In computer programming, a **free variable** is a variable referred to in a function that is not a local variable or an argument of that function. Programming redirects here. ...
In computer science, a local variable is a variable that is given local scope. ...
In mathematics, and in other disciplines involving formal languages, including mathematical logic and computer science, a **free variable** is a notation for a place or places in an expression, into which some definite substitution may take place, or with respect to which some operation (summation or quantification, to give two examples) may take place. The idea is related to, but somewhat deeper and more complex than, that of a **placeholder** (a symbol that will later be replaced by some literal string), or a wildcard character that stands for an unspecified symbol. Euclid, Greek mathematician, 3rd century BC, as imagined by by Raphael in this detail from The School of Athens. ...
In mathematics, logic, and computer science, a formal language is a set of finite-length words (i. ...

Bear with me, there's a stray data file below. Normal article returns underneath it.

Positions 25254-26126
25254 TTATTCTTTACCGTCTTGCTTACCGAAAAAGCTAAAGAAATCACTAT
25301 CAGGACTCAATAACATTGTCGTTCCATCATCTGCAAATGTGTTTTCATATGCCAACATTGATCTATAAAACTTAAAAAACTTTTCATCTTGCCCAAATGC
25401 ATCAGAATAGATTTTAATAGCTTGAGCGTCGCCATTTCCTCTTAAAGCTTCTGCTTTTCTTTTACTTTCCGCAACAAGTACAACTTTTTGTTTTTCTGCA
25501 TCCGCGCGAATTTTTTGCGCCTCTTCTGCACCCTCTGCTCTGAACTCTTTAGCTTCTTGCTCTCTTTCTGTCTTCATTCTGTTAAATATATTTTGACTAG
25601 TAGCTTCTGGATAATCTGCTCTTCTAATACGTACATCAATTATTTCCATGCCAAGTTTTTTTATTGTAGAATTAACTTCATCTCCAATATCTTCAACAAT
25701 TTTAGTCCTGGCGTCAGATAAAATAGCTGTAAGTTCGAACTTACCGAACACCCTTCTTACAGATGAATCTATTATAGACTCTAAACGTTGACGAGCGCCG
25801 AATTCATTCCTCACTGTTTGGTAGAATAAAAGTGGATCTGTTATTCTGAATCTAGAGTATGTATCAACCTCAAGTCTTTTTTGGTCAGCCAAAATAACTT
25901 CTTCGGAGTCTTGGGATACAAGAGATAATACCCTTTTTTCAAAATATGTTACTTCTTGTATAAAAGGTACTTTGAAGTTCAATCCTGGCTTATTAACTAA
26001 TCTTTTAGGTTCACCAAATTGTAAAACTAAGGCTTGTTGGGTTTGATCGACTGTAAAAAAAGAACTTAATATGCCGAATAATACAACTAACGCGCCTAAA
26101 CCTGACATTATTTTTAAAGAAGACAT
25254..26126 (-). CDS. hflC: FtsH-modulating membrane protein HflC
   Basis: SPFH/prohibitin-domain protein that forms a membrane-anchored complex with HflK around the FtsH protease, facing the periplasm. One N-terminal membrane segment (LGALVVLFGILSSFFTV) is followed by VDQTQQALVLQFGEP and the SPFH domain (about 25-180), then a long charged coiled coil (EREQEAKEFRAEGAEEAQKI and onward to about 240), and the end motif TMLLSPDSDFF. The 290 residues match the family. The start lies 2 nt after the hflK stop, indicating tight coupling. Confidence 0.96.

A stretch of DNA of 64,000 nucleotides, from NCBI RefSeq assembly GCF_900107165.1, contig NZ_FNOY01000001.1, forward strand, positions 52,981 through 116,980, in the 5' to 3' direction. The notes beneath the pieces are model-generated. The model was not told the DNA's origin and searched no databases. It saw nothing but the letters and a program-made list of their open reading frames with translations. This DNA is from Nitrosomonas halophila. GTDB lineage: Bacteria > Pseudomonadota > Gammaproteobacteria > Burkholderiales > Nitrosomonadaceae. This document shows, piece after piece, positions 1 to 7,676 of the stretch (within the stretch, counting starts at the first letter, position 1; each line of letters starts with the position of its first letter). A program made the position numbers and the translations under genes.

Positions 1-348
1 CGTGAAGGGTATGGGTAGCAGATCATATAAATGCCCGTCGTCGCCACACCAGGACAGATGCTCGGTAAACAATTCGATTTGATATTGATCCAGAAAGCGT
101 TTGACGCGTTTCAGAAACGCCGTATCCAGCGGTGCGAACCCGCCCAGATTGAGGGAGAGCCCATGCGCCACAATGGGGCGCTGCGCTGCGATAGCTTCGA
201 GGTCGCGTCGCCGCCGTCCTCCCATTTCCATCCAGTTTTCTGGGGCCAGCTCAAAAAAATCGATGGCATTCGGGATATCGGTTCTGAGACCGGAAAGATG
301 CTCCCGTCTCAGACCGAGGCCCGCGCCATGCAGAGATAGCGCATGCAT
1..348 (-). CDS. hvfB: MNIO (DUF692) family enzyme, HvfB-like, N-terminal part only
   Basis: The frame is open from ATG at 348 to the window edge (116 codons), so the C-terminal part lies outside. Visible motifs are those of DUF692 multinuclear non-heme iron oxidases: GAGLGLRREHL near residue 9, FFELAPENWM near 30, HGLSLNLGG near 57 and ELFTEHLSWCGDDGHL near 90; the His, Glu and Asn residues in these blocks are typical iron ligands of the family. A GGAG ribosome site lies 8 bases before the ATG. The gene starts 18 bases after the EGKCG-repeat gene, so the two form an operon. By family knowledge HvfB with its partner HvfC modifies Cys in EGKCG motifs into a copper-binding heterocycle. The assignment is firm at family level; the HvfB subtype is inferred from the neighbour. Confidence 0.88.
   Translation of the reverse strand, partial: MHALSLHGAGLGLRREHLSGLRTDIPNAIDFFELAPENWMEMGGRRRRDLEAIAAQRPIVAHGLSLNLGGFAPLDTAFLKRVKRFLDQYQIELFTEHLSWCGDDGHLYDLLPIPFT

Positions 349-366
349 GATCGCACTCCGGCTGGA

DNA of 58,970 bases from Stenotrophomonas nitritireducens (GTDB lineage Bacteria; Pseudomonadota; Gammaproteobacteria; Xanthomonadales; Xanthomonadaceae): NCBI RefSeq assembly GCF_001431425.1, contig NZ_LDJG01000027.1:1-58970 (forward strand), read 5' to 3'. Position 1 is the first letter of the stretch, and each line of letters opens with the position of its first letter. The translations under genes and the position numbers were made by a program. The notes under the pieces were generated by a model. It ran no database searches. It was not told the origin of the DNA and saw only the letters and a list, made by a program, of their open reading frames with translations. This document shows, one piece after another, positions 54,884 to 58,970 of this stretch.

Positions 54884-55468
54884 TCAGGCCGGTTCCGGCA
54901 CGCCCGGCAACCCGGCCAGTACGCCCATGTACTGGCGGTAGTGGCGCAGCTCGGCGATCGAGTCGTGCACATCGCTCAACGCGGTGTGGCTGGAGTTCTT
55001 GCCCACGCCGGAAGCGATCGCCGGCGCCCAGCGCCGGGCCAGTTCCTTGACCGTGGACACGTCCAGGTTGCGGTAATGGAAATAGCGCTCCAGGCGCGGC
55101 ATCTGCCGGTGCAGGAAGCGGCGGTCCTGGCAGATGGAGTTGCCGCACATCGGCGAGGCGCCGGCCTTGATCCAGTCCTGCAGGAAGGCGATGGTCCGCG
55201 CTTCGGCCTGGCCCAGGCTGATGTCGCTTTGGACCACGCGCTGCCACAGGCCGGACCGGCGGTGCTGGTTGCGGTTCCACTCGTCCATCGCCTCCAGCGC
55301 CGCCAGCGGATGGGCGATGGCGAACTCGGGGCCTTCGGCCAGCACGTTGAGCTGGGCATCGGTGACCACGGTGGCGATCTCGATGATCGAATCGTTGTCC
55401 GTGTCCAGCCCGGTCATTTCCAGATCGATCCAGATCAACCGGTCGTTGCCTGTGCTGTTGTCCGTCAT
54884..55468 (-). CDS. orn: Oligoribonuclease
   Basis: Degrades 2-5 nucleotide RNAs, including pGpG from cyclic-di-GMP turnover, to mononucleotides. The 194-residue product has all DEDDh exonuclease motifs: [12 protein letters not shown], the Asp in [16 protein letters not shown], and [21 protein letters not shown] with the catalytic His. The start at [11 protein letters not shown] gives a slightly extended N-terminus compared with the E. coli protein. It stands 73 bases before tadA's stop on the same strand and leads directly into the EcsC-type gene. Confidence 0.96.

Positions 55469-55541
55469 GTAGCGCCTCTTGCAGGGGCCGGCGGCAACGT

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Computer science, or computing science, is the study of the theoretical foundations of information and computation and their implementation and application in computer systems. ...
The term notation can be used in several contexts. ...
An expression in the very basic sense is the noun form of the verb express. ...
In general, substitution is the replacement of one thing with another. ...
Summation is the addition of a set of numbers; the result is their sum. ...
In language and logic, quantification is a construct that specifies the extent of validity of a predicate, that is the extent to which a predicate holds over a range of things. ...
In various branches of mathematics and computer science, strings are sequences of various simple objects (symbols, tokens, characters, etc. ...
The term wildcard character has the following meanings: // Telecommunication In telecommunications, a wildcard character is a character that may be substituted for any of a defined subset of all possible characters. ...
The variable *x* becomes a **bound variable**, for example, when we write - 'For all
*x*, (*x* + 1)^{2} = *x*^{2} + 2*x* + 1.' or - 'There exists
*x* such that *x*^{2} = 2.' In either of these propositions, it does not matter logically whether we use *x* or some other letter. However, it could be confusing to use the same letter again elsewhere in some compound proposition. That is, free variables become bound, and then in a sense *retire* from further work supporting the formation of formulae. Proposition is a term used in logic to describe the content of assertions. ...
## Examples